Tensions have resurfaced between the UK and Argentina over oil exploration at the Falkland Islands. Some of the islands' inhabitants give their views here on just what the discovery of oil would mean to their community.
RICHARD DAVIES, DOCTOR AND FORMER COUNCILLOR
Discovering extractable oil would certainly secure our future economically.
The fishery hasn't been as good as it was 10 or 20 years ago, and tourism, which is our second industry, has been hit by the credit crunch.
Personally I'm concerned about the social upheaval oil might bring - but if we could manage it as well as the Shetland Islands, then that would be great.
We're a community of about 3,000 spread across islands about the size of Wales. It's very close knit.
But if oil is discovered, then more people would come and there'd be a need for a bigger infrastructure to cope.
And it could potentially mean huge wealth. Does that mean we start inputting labour from overseas to do the jobs that people here don't want to do?
I'm not desperately worried about the political situation. There's a lot of hype from Argentina over the Falklands, but there's a disappointment from our side over the fact that Argentina won't co-operate on anything.
They'll shout and make things a bit more difficult, but I don't think they would do anything in terms of military action. It will be more irritation and annoyance.
SHARON JAFFRAY, PENGUIN NEWS DEPUTY EDITOR
Discovering oil will be a great boost for the island's economy and would mean that a lot of things which need to be done, would get done.
But people are seriously worried about the environmental impact of oil drilling, especially if there was a spillage.
There have been very mixed emotions about what the next few weeks will bring. People's opinions over whether or not they want oil to be found are very evenly split.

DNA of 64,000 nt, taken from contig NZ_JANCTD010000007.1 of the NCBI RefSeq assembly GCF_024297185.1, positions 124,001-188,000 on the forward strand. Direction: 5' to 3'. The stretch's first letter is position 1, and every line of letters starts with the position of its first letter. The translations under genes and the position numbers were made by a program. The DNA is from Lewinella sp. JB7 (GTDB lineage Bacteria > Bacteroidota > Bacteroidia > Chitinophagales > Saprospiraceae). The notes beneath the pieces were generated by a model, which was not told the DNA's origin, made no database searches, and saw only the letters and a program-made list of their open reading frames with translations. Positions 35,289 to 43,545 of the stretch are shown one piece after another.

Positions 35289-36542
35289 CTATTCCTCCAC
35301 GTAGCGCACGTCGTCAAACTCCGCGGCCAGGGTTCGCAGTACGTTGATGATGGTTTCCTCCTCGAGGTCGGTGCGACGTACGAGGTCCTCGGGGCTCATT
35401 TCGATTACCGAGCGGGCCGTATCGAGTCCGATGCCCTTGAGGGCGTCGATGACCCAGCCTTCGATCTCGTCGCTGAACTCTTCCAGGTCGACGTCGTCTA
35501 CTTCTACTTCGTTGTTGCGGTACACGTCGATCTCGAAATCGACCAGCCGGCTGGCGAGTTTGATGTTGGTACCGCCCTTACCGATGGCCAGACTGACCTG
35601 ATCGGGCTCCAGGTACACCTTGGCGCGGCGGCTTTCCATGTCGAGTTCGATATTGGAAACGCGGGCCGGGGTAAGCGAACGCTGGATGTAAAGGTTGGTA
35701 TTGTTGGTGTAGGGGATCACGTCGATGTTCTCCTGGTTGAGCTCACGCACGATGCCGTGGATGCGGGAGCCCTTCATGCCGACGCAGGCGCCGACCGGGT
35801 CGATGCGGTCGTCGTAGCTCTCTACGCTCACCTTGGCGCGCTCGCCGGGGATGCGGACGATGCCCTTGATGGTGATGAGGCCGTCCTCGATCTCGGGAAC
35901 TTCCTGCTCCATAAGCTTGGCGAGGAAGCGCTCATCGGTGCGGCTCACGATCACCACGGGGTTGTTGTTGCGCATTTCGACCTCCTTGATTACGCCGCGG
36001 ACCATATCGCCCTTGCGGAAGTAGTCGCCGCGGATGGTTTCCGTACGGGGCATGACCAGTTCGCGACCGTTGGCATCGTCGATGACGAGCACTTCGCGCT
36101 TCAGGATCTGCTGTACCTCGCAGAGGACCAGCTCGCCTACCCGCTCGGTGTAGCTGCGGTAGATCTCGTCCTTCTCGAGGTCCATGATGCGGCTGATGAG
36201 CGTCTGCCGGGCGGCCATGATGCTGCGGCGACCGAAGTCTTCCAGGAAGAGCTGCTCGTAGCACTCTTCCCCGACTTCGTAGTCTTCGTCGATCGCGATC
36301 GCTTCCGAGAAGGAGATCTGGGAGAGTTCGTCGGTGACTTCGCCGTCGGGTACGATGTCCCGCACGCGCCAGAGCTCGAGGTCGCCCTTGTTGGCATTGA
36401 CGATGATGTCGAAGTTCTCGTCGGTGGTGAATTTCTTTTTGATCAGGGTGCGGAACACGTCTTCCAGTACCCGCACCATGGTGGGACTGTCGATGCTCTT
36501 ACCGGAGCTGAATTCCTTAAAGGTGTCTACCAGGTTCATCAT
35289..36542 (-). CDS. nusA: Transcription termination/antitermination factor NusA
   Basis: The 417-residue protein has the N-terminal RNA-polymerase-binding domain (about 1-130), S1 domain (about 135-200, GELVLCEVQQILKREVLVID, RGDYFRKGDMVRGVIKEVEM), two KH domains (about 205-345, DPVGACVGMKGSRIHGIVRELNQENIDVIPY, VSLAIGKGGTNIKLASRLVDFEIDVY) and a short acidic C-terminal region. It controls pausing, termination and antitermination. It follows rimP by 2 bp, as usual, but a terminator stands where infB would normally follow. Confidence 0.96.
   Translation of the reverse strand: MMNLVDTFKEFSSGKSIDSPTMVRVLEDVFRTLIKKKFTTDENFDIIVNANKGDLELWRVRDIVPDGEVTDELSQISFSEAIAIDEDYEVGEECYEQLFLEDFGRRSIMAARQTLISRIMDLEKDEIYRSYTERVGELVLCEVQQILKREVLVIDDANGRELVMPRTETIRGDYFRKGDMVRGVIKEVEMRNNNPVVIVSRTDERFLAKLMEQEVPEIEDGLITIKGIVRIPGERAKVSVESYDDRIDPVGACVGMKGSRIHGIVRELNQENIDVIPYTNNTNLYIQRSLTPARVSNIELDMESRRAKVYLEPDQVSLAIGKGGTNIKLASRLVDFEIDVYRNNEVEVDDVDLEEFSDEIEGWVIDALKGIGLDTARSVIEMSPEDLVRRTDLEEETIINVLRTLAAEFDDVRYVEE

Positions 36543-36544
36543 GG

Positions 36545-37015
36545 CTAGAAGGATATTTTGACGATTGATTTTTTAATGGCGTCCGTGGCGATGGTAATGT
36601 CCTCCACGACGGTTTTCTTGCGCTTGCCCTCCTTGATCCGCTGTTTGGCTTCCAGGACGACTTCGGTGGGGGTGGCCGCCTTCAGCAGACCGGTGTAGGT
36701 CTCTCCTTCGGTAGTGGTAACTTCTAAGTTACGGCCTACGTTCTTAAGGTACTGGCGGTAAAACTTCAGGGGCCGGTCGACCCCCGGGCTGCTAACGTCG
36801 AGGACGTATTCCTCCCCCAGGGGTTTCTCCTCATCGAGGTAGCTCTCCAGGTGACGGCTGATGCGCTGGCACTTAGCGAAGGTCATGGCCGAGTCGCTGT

They have a sense of what will be will be, and it's very difficult to judge the mood of a population that doesn't wear its heart on its sleeve.
We're always going to feel threatened by Argentina and the control they have because of the air link to the island.
Hearing the latest news on the BBC has brought back a lot of memories for people, and some of my friends said hearing these latest news bulletins has made the hair stand up on the back of their neck.
But I don't think there's any undue worries. It's a far different situation than in 1982, we already have a military presence here.
PETER BIGGS, FALKLANDS ISLAND DEFENCE FORCE COMMANDING OFFICER
I'm a realist. Oil would stabilise our economic situation and would ensure that we could continue to be financially independent.
People here don't want to be a burden on the UK taxpayer any more than we can avoid.
The discovery of oil would generally be a good thing as long as it's managed well financially and environmentally.
We've already had a dress rehearsal as there was another oil exploration a few years ago and we have a picture of what it will mean in our minds.
People are generally quite hopeful that there might be a positive outcome this time. We're cautiously optimistic.
We have had economic problems thrust upon us, for whatever reason the fishery situation has had a few bad years.
And our large neighbours have not been that helpful when it comes to tourism. There's a lot of chest thumping from across the water as usual, but I'm confident we have a strong deterrent.
JOHN FERGUSON, FALKLAND ISLAND MEAT COMPANY GENERAL MANAGER AND FALKLANDS CONFLICT VETERAN
Any kind of new industry has got to be a good thing, but correctly controlled. We have a volatile income from fishing and agriculture.
Businesswise it will be a major change and will have an impact on our labour. Socially it will have a huge impact, but you can't have progress without change.
This place needs to find economic stability but not at any cost - it has to be properly controlled.
The Falklands government took very good steps in controlling the fishing industry, and the same would need to be done with any oil extraction.
Any sabre rattling by Argentina has to be taken seriously - but we have to stand firm, we can't bow to pressure and we shouldn't make the same mistake as in 1982.
I was a young sailor aboard HMS Endurance then, and we didn't have enough strength to back us up. The British government at the time didn't take the Argentine threat seriously.
But now Britain and the Falklands must stand up for ourselves, and the British government now do take the threat seriously.